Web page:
A provision of a city ordinance making it unlawful for any person to appear in public "in a dress not belonging to his or her sex," considered in the light of contemporary dress habits, violates the due process clause of the Fourteenth Amendment to the United States Constitution in that it is so vague that men of common intelligence must necessarily guess at its meaning and differ as to its application.
Defendant-appellant, John H. Rogers, herein referred to as appellant, was charged in the Franklin County Municipal Court with appearing in public in the dress and attire of the opposite sex in violation of Section 2343.04 of the Columbus City Codes.
At the trial, appellant, claiming the ordinance to be unconstitutional on grounds that it deprived him of the right of privacy guaranteed by the Fourth Amendment, the right of expression guaranteed by the First Amendment, and the due process guaranteed by the Fifth and Fourteenth Amendments, moved, at the close of the evidence, for dismissal of the charge.
The trial court overruled the motion for dismissal and found appellant guilty. Appellant appealed the judgment of conviction to the Court of Appeals, assigning as error in that court the trial court's refusal to grant his motion to dismiss.
The Court of Appeals affirmed the judgment, and the cause is now before this court pursuant to the allowance of a motion to certify the record.
James J. Hughes, Jr., City Atty., Daniel W. Johnson and Charles L. Price, Columbus, for appellee.
Roy F. Martin and Max Kravitz, Columbus, for appellant.
C. WILLIAM O'NEILL, Chief Justice.
Section 2343.04 of the Columbus City Codes reads:
"No person shall appear upon any public street or other public place in a state of nudity or in a dress not belonging to his or her sex, or in an indecent or lewd dress."
Appellant states as a proposition of law that Section 2343.04 "* * * is unconstitutionally vague on its face on the grounds it fails to give fair notice of the conduct forbidden by the ordinance and fails to provide guidelines to law enforcement officials charged with its enforcement."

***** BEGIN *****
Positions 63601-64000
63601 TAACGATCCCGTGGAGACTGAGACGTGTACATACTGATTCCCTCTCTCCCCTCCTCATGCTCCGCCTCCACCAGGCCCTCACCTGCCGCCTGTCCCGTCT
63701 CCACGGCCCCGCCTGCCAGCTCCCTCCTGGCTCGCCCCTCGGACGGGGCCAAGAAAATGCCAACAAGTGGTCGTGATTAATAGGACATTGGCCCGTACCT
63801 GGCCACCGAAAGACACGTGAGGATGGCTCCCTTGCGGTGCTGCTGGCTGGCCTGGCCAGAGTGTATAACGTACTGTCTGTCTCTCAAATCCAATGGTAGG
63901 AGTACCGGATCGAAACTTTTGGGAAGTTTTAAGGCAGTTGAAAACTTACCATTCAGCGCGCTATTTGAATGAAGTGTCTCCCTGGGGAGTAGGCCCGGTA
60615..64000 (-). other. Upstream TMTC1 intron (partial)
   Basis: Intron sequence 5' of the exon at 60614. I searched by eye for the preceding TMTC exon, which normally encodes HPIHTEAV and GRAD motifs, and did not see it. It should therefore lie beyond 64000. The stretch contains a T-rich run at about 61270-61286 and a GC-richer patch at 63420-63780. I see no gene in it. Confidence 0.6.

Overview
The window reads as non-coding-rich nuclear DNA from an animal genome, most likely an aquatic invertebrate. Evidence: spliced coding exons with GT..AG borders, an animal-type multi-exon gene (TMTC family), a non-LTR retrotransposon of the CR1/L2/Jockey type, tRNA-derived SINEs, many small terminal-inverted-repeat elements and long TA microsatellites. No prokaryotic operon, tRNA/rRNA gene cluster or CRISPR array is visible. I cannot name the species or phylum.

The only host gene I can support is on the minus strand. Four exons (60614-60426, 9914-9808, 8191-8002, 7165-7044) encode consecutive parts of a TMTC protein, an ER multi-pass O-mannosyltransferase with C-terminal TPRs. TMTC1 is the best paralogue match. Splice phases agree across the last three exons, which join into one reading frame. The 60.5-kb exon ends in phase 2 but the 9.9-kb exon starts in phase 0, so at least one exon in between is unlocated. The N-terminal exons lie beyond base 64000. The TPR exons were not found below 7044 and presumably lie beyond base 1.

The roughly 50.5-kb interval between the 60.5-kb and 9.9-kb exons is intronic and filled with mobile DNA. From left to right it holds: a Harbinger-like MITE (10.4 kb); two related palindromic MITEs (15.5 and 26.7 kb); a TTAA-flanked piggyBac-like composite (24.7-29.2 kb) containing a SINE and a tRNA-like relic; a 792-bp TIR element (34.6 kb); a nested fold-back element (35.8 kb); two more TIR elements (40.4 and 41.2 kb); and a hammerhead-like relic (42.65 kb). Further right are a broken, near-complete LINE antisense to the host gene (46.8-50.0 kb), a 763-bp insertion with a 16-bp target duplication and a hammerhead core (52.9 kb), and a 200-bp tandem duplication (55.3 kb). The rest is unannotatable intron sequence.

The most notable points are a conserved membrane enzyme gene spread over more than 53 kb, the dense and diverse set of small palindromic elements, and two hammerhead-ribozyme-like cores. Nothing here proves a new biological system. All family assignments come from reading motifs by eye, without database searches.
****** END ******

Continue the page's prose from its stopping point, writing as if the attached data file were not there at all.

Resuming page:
Appellee maintains that this court should not consider appellant's void-for-vagueness argument for the reason that such argument was not presented to the Court of Appeals or to the trial court. In support of this contention, appellee cites Kimball v. Kimball Bros., Inc. (1944), 143 Ohio St. 500, 56 N.E.2d 60, and R.C. 2505.21.
In Kimball, the question was whether on appeal the parties could, by stipulation, raise "a question not presented to the trial court." It was held, in paragraph one of the syllabus, that:
"An appellate court, on appeal on questions of law, reviews the judgment of the court below upon the record as therein made and is without legal authority to consider a stipulation of facts presenting questions not presented to or passed upon by the trial court."
The record in this cause shows that appellant raised the question of the constitutionality of the ordinance by motion to dismiss in the trial court. In the Court of Appeals, appellant assigned as error the trial court's refusal to grant that motion. Thus, appellant raised the question of the constititutionality of the ordinance in both the trial court and the Court of Appeals. However, the record does not show that appellant argued in either of the courts below, as he does here, that the ordinance is unconstitutionally void for vagueness.
In Kimball, an attempt vas made to present a question of fact to the Court of Appeals which was not before the trial court, while here the basic question at issue - the constitutionality of the ordinance - was presented to the trial court and the Court of Appeals. The Kimball case is, therefore, distinguishable, and is not controlling.
R.C. 2505.21 reads, in part:
"Appeals taken on questions of law shall be heard upon assignments of error filed in the cause or set out in the briefs of the appellant before hearing. Errors not specifically pointed out in the record and separately argued by brief may be disregarded, but the court may consider and decide errors which are not assigned or specified. * * *"
R.C. 2505.21 was construed in State v. Juliano (1970), 24 Ohio St.2d 117, 265 N.E.2d 290, wherein, at page 120, 265 N.E.2d at page 293, the court said:
"Although, under R.C. 2505.21, this court may disregard errors not specifically pointed out in the record and separately argued, it may, in appropriate instances, consider errors of record which were not argued. * * *"